2069 The idea that patients and their carers can be trained to manage chronic conditions at home by the use of suitable programmes is a beguiling one, but it keeps being disproved. I wonder why. This account of a failed programme for carers of stroke patients discharged from hospital does not say how the intervention was devised, but the authorship may hold some clues. Everyone comes from academe or the hospital sector. Was the intervention designed in careful dialogue with patients, carers, GPs, and community nurses? Perhaps. Or perhaps not. If I were the MRC, I would have liked to know before funding this trial. As it is, the investigators are driven to conclude: “It is possible that the immediate post-stroke period, when potential caregivers are coming to terms with their new situation, might not be the ideal time for the delivery of structured training. The intervention approach might be more relevant if delivered after discharge by community-based teams.” Did it really warrant years of work and millions of taxpayer pounds to reach that conclusion?
2077 For the next three months, the happy islands of New Zealand will be awash with low hanging fruit. Lemons lie scattered on public lawns, people put boxes of misshapen avocados out for anyone to take, peaches the size of small melons hang by the million in sun drenched orchards. There is sweet low hanging fruit to be had in the neonatal research units of New Zealand too. “Neonatal hypoglycaemia is common, and a preventable cause of brain damage. Dextrose gel is used to reverse hypoglycaemia in individuals with diabetes; however, little evidence exists for its use in babies.” So they tried it, and it worked. “Treatment with dextrose gel is inexpensive and simple to administer. Dextrose gel should be considered for first line treatment to manage hypoglycaemia in late preterm and term babies in the first 48 h after birth.”
BMJ 21 Dec 2013 Vol 347
The Christmas BMJ this year is a classic. It begins with three good (serious) editorials, on resistance to patient-centredness in the NHS, poverty and health in the UK, and the Cochrane Collaboration at 20. There is an outrageously good Nativity spoof called “A born again Christian” which will probably halve the BMJ‘s American circulation at a stroke. It’s a shame that people who call themselves by that title don’t generally share the vital Jewish insight that God has a sense of humour. I’m afraid that the BMJ rather rubs it in by discovering that many pregnant American adolescents claim to be virgins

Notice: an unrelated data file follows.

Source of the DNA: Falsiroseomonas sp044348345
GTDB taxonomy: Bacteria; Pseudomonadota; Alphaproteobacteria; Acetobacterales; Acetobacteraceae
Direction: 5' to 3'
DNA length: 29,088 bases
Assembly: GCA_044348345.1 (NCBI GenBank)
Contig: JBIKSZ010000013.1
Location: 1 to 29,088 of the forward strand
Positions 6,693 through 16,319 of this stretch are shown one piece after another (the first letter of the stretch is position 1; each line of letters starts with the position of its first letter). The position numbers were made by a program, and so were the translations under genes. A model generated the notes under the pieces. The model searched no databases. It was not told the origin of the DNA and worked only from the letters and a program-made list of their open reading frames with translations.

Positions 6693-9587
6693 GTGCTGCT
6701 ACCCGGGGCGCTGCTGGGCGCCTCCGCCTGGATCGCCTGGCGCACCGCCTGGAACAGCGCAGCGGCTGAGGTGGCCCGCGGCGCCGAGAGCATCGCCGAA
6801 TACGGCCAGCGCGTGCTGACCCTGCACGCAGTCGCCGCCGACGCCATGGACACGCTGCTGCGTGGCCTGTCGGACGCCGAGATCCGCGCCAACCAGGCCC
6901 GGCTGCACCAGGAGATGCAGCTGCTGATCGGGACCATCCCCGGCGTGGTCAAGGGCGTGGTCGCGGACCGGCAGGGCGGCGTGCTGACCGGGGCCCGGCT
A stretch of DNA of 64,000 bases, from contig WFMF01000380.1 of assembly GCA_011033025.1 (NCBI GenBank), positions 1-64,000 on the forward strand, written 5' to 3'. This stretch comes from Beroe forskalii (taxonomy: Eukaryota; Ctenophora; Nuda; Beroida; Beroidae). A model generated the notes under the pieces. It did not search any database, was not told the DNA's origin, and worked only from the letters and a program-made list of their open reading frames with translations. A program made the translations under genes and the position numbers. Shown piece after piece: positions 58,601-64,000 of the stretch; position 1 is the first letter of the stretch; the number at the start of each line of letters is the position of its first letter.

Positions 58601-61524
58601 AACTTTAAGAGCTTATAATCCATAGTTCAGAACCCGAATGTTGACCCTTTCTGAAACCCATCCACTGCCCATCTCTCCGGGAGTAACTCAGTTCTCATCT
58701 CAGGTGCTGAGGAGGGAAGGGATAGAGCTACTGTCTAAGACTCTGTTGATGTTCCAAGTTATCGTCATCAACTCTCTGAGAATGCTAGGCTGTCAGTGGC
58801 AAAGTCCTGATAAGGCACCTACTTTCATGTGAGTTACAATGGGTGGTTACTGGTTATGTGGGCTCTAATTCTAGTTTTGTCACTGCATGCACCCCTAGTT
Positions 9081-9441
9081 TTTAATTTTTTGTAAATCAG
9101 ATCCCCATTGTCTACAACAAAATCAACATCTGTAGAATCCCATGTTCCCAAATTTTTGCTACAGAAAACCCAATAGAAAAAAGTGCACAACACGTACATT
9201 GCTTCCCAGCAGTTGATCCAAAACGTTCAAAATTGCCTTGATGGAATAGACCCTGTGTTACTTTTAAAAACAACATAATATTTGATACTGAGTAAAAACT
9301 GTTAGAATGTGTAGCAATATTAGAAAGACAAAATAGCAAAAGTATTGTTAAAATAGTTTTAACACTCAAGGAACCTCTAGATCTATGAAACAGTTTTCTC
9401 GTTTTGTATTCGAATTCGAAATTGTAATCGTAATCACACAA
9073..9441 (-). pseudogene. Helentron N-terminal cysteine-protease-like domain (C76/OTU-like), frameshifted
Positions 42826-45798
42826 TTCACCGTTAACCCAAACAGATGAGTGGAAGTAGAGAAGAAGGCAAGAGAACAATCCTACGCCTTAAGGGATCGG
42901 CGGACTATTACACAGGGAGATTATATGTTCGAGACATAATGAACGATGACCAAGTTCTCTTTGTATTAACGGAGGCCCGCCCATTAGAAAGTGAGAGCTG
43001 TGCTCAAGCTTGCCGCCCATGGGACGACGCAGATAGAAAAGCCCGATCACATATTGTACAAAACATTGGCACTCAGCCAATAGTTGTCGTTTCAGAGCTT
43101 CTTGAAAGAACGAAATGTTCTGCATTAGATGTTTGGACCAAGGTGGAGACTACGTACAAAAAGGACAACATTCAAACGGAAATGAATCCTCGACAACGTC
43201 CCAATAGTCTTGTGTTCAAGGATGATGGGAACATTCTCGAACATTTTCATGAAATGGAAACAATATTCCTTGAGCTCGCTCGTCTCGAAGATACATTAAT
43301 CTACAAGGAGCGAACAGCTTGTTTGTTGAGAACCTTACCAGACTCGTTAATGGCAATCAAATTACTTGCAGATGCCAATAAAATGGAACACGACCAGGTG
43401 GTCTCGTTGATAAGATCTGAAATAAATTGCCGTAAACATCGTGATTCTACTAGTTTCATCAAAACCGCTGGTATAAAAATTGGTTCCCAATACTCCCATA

Much publicity has attended the semi-serious article comparing an apple a day with a statin. The references are really helpful and I intend to use them in a decision tool. Chocolate survival on wards seems to have changed little in the past 40 years, but James Bond’s alcohol intake reflects the pattern of a bygone age. In truth the classy boozers of those days really would consume about 20 units a day, and then take amphetamines if they needed to stay awake: see Fear and Loathing in Fitzrovia, a biography of Julian McLaren-Ross by Paul Willetts.
“Nominative determinism” is a wonderful spoof of data-mining and false association; some of the haikus are even good; Darzi as a hospital porter learns lessons; and “Growing up over the shop” is a fabulous recollection of a bygone Wales where doctors’ sons could perform post-mortems before they reached puberty. And so it goes on, there are no duds. There is even a passable Christmas Minerva on the website.
Painting of the Week: Adoration of the Magi by Fra Angelico and Fra Filippo Lippi c 1440-1460
Wandering through the Early Italian rooms in the National Gallery of Art in Washington DC, you will be stopped in your tracks by this astonishing round painting on a block of wood from fifteenth century Florence. Nobody is quite sure whether it was painted by Fra Angelico or Filippo Lippi: nowadays it is attributed to both. Il beato Angelico was a model of virtue: “it is impossible to bestow too much praise on this holy father, who was so humble and modest in all that he did and said and whose pictures were painted with such facility and piety.” Lippi, though also a monk, was his exact opposite, who is said to have been locked in an upstairs room to finish his painting so that he did not run off after women or get drunk. His son, Filippino Lippi, was also a considerable artist and was the product of his liaison with a novice nun of noble birth.
Do not be deceived by the apparent naivety of this picture, with its impossible perspective, its seemingly random detail, its air of chaotic benignity and its exquisite use of colour. It is a very complex and profound meditation on a theme from Christian mythology which actually goes much further back than Christianity. To me it is a Zoroastrian picture. But never mind that, and never mind about theistic notions at all. If there is one thing that this picture tells us, it is about the infinite beauty and fertility of the human imagination when given great themes to dwell on.
N.B. Right in the middle of the picture, there is a crumbling pagan building from which several thin men emerge, almost naked, with white loin cloths. Who are these? And why is there a dead pheasant lying on the roof of the cattle shed, entirely out of scale?